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News and Opinions about MS, Health & Disability

New MS studies unveiled at Paris meeting

Two reports from the multiple sclerosis get-together in Paris, held last week, caught my attention.

The session was a joint meeting of ECTRIMS and ACTRIMS, the European and Americas Committees for Treatment and Research in Multiple Sclerosis.

Both items from Paris are of special interest to me, as I have personal experience of them.

ParisThe first is news that, after the first round of symptoms, multiple sclerosis can stay mild without causing major problems for decades. This has been uncovered by a 30-year British study.

The second is research that shows that two things appear to increase the risk of MS, independent of each other. One is a strong immune reaction to an Epstein-Barr virus infection while the other is low levels of vitamin D.

My own experience of life with MS includes initial symptoms in the mid-1980s. Diagnosis of ‘benign’ MS followed in 2002, and it was another 10 years before the onset of major problems. They have since progressed.

That’s a period of more than three decades.

I had a brush with EBV, contrcti.ng glandular fever, otherwise called mononucleosis, in my early 20s, and was found the be deficient in vitamin D a year ago.

Paris: Research studies

In Paris, Karen K. Chung of the University College London Institute of Neurology discussed “Does ‘benign’ multiple sclerosis exist? A 30-year follow-up study of people presenting with clinically isolated syndrome”.

Scientists refer to cases with no apparent impairment of the nervous system as benign MS. Despite this, the exact definition is still undecided and, in fact, some researchers argue that benign MS does not exist.

As far as EBV and vitamin D are concerned, researchers from Finland and the USA studied the two risk factors in pregnant women who later developed MS.

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MS therapy alemtuzumab is named a ‘rip-off’ drug, report

Pharmaceutical companies sell some MS disease modifying therapies (DMTs) at extortionate prices. Big pharma stands accused of setting prices to rip-off the public, and the UK’s National Health Service (NHS). Who’d have thought it? I am shocked (well, no, not really).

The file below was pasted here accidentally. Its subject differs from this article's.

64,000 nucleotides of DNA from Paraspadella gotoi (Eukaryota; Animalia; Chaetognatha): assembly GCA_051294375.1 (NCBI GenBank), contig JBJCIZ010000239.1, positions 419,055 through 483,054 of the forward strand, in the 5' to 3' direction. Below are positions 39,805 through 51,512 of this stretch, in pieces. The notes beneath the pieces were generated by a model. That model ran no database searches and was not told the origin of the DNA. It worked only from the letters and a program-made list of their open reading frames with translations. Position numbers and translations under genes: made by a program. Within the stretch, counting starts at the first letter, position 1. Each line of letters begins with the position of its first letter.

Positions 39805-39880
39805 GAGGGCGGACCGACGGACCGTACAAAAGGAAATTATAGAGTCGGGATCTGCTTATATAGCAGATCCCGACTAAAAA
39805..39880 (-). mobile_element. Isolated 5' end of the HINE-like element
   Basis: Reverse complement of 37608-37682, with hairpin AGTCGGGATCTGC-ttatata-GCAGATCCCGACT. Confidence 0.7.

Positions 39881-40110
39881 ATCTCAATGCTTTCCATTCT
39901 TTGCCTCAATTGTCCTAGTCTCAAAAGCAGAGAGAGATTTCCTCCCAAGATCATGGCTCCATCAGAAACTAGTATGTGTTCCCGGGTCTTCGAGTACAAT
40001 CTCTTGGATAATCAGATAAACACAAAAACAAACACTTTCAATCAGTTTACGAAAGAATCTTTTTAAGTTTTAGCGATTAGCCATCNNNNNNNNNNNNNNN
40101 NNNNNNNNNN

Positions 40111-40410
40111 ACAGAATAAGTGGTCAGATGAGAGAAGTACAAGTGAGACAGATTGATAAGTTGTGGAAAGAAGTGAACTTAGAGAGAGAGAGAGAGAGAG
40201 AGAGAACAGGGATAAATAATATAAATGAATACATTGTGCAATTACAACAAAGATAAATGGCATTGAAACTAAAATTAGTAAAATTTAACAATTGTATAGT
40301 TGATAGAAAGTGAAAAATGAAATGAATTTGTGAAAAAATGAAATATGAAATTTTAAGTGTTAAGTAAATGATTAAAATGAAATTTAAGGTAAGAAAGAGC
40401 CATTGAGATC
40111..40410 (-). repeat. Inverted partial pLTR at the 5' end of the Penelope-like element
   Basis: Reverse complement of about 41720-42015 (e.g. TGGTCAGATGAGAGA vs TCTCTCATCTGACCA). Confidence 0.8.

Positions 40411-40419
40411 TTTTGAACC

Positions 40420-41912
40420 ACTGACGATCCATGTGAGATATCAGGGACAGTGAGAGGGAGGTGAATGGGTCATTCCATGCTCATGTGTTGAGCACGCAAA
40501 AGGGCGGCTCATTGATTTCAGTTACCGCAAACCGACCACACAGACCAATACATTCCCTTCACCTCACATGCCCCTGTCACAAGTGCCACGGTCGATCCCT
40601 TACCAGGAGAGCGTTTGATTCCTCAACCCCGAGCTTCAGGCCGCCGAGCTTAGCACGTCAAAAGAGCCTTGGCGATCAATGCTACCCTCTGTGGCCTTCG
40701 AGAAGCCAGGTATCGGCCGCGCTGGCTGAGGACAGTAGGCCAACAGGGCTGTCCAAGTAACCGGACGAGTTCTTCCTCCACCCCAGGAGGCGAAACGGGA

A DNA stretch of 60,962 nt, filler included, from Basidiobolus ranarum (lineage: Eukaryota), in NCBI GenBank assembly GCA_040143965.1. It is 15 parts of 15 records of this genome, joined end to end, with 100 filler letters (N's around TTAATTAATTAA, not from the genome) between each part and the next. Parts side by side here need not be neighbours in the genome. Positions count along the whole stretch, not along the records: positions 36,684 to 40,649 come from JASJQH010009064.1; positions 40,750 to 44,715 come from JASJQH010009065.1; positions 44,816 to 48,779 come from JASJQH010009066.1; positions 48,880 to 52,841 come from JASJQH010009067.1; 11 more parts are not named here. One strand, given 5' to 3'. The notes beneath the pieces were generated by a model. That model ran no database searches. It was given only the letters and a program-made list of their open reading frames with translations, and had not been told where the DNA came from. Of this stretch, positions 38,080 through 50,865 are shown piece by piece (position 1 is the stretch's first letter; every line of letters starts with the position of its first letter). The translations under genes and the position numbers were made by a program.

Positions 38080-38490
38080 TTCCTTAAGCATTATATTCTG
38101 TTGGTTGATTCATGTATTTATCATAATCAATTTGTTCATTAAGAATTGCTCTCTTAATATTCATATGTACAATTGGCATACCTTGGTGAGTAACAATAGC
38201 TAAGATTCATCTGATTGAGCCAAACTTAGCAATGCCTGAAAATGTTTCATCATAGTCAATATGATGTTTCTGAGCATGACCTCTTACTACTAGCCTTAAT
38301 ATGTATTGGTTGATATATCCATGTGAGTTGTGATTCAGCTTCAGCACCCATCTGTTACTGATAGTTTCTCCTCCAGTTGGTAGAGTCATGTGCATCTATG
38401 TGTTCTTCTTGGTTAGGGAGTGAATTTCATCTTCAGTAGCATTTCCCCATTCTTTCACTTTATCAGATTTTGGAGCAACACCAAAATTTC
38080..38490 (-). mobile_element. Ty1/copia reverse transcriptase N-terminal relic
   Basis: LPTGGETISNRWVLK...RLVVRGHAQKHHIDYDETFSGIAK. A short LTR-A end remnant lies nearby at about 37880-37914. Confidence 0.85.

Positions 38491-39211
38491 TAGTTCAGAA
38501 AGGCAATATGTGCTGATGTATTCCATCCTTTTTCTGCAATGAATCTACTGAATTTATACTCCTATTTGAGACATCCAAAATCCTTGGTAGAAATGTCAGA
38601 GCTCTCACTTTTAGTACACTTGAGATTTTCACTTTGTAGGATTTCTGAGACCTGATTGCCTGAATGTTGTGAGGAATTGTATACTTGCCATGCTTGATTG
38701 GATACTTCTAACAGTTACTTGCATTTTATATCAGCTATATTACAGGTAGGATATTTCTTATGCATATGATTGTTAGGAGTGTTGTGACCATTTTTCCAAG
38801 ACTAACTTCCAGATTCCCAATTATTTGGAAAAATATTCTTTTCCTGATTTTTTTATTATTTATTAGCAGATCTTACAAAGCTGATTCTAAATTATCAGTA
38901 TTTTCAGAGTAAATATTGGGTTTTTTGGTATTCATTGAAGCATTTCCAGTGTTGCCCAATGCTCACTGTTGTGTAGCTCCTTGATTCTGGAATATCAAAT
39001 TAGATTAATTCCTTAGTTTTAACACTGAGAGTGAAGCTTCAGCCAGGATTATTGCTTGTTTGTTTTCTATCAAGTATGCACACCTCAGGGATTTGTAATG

One such drug labelled a rip-off, and used to treat multiple sclerosis, is alemtuzumab. It goes by the brand name of Lemtrada.

rip-offA new report has revealed these facts in its findings. Titled Pills and profits – How drug companies make a killing out of public research, it was published by Global Justice Now.

According to MS-UK’s website:

Alemtuzumab was developed at Cambridge University and purchased by Sanofi Genzyme and was originally approved for the treatment of B-cell chronic Lymphocytic Leukaemia. Cambridge scientists discovered it could also be used to treat MS and it was utilised for this non-licensed purpose at a cost of around £2,500 per treatment course in 2012.

rip-offSanofi Genzyme withdrew the drug from the market and re-launched later as an MS medicine at a far higher price per dose. It now costs £56,000 per treatment course, which is a 2140% price increase.

Drugs used for the treatment of cancer, arthritis and MS are among a number of drugs that are costing the NHS billions each year despite a significant amount of money being used to fund the development of such medicines.

The UK government is the second largest funder country, after the US, for research and development (R&D) in diseases that predominantly affect poor countries. The UK government spent £2.3 billion on health R&D in 2015 alone. Globally, it is estimated that the public pays for two-thirds of all upfront drug R&D costs, with around a third of new medicines originating in public research institutions.

Rip-off of public money

The new report highlights the level of UK public money used to develop new drugs, with two out of five of the NHS’s most expensive drugs discovered using substantial public money. It also calls for greater transparency in drug pricing and on where taxpayer money is being spent, as well as a radical overhaul in the way R&D of new medicines are funded.

The pharmaceutical industry often claims that high prices are a direct result of high research and development costs. However, the process for setting drug prices remains unknown and is shrouded in secrecy.